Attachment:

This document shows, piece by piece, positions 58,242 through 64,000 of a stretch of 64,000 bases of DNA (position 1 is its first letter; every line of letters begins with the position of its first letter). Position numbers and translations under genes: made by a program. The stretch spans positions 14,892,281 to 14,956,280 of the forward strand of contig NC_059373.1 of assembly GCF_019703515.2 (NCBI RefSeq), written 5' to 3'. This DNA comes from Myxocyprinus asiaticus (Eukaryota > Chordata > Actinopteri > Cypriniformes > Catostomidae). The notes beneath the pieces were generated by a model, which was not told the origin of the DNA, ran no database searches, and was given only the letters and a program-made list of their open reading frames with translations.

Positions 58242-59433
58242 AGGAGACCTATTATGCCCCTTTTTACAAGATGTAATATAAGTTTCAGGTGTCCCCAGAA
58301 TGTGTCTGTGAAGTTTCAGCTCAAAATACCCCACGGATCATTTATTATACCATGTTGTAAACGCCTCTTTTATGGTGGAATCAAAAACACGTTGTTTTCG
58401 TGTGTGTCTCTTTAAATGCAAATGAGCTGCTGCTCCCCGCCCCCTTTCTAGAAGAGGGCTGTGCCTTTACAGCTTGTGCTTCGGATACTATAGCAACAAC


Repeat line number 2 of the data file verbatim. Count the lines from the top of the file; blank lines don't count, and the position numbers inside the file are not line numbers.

Positions 58242-59433